Son of Man
nytheatre.com review by Michael Criscuolo
February 27, 2009
Son of Man has an interesting premise, but ends before it ever really gets started. Anna Lidia Umansky's new play (she's billed as having "constructed" the script, whatever that means) puts eight strangers in a subway station together waiting for a train that may or may not come. They are seemingly held captive by the subject of this famous painting, who guards the entrance and confiscates everyone's belongings as they enter without explanation. Bickering and confusion ensues, with answers only beginning to dawn on both the characters and the audience when Son of Man abruptly ends after only a head-scratching 35 minutes, leaving lots of questions unanswered—like, why is one of the most recognizable figures in modern art a character in this play? And why do the actors keep switching roles?
That's right. The scene in which the characters initially discover where they are gets repeated three times, with more information being revealed each time and the endpoint of the scene moving further back. And, each time it gets replayed, the actors switch roles. Before that, Son of Man opens with a series of seemingly unrelated scenes in which the characters get introduced individually and establish that they're all strangers to one another.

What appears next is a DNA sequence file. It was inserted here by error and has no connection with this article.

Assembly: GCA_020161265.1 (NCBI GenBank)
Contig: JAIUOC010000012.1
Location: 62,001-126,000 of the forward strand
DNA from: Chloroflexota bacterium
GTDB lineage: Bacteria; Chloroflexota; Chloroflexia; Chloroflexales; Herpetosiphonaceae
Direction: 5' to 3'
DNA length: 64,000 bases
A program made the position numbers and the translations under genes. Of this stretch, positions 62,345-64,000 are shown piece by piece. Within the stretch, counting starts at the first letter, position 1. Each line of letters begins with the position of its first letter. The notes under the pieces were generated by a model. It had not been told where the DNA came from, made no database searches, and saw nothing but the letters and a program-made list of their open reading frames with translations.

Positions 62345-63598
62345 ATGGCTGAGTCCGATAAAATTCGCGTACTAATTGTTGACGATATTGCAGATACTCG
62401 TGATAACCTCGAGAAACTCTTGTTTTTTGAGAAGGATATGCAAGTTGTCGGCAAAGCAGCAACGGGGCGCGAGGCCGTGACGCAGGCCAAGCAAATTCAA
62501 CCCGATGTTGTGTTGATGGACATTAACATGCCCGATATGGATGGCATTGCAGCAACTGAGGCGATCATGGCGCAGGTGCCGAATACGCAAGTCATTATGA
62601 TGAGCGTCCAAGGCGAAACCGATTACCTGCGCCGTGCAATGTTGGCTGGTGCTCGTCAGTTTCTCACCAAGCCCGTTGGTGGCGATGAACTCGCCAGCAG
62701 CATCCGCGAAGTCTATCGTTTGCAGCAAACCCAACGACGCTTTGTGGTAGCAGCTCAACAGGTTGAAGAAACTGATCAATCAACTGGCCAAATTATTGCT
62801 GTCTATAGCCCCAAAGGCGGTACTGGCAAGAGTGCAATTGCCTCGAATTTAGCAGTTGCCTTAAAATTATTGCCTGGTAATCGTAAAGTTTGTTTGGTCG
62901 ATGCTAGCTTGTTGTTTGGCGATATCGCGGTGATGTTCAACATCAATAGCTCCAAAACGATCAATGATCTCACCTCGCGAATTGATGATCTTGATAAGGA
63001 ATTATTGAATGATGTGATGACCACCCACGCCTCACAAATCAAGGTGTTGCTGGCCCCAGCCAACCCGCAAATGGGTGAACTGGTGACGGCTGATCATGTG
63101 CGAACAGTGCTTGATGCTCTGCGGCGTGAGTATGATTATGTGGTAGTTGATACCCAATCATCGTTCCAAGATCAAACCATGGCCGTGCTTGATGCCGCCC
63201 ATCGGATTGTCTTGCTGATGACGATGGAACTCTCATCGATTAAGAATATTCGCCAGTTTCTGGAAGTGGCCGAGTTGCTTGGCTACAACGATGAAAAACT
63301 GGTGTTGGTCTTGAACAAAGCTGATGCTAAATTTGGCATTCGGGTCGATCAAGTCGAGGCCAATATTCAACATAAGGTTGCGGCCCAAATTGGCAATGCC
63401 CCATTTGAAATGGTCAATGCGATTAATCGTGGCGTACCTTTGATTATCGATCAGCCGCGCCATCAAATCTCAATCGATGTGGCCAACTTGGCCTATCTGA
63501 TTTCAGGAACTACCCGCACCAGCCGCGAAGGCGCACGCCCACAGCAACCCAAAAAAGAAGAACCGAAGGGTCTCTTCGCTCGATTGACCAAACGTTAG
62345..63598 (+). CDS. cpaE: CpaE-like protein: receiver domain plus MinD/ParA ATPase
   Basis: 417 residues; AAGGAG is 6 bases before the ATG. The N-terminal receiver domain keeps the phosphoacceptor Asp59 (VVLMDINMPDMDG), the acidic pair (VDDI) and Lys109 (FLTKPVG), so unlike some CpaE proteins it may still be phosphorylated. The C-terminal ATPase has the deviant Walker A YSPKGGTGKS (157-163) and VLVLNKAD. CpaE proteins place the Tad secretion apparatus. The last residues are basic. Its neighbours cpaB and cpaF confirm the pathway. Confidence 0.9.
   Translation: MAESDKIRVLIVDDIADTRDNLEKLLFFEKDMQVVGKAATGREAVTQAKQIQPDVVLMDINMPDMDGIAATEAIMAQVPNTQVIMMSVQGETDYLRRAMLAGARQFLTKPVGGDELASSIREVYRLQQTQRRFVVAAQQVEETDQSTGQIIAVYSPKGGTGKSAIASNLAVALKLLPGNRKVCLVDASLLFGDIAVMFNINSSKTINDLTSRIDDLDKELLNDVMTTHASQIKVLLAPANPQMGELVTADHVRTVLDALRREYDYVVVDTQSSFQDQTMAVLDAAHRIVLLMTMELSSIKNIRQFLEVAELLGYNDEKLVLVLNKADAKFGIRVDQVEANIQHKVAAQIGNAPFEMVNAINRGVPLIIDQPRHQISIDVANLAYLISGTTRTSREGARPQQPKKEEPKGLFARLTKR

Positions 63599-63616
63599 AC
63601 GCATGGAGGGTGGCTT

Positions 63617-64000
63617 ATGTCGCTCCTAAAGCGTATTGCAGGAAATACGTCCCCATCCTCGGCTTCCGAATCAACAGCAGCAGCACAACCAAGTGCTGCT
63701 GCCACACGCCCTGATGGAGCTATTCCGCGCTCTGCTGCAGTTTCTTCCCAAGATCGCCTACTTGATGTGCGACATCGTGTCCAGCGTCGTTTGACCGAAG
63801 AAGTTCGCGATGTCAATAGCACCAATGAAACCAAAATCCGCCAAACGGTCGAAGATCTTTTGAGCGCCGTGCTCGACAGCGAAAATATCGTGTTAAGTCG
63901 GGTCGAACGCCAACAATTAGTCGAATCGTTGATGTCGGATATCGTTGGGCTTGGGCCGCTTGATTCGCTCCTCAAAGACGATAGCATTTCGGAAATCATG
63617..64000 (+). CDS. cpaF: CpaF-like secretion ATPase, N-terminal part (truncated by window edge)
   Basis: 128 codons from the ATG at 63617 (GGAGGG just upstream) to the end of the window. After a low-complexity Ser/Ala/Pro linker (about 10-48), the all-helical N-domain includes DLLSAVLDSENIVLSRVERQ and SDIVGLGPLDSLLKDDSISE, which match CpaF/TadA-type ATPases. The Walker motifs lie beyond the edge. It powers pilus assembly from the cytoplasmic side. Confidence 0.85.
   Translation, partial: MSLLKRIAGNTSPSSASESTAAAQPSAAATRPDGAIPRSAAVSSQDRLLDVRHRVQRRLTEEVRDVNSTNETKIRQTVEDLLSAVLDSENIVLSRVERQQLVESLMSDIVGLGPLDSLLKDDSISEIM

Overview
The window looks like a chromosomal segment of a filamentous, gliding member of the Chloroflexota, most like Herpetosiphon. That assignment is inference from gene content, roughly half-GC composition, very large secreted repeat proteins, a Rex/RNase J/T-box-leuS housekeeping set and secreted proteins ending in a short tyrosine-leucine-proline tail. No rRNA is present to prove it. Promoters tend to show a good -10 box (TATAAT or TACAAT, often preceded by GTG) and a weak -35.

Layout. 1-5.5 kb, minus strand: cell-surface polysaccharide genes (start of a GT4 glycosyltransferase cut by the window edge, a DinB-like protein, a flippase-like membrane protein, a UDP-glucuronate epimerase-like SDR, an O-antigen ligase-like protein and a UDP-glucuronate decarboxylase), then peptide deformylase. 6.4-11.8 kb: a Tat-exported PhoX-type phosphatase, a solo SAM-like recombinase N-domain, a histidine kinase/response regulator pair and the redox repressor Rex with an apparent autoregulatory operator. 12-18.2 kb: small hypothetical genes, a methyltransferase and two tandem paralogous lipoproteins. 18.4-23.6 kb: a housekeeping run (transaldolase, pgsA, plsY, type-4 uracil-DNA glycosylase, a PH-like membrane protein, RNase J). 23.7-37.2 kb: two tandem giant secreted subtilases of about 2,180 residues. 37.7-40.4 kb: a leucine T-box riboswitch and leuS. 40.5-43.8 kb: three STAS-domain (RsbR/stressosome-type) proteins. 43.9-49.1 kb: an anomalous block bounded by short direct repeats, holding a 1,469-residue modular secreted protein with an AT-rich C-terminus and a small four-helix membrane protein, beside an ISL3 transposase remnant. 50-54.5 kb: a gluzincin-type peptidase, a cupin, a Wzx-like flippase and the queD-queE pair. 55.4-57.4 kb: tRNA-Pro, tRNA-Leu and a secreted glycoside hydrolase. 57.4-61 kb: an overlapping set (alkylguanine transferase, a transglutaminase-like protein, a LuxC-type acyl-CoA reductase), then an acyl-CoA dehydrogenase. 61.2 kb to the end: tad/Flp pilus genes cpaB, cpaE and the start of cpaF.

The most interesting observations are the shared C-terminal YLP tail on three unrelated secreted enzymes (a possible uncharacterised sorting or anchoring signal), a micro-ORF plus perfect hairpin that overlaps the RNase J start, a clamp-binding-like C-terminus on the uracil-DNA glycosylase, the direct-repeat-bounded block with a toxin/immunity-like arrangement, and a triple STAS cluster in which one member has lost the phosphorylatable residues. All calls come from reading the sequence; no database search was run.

And what's the interesting premise I mentioned before? Simple: the characters are in purgatory, which is presided over by The Son of Man (a.k.a. the guy in the painting). In order for the train to come they must overcome their hatred and fear of each other. This is all well and good, except that I had to read the program note to find out most of that. Son of Man is stingy with crucial exposition—like, who the characters are, why they're all in purgatory together, why a Magritte painting comes to life, etc.—that might illuminate whatever point(s) it's trying to make. Not to mention that it ends at exactly the moment when it should begin exploring its own possibilities even further.
The production itself is scattershot, at best. Umansky co-directs with Drew McDonald, and with nary an ounce of urgency. The importance of the play's events, the tempo of the action, and the energy onstage are treated casually, to put it mildly. Under such conditions, the cast gets hung out to dry, and the audience gets treated to a gallery of unspecified, unfocused performances and questionable foreign accents. (Yes, some of the characters are foreign, for some reason.)
Once Umansky clarifies what she wants to say with it, Son of Man could be a potent piece. But, until then, it has to be classified instead as a missed opportunity.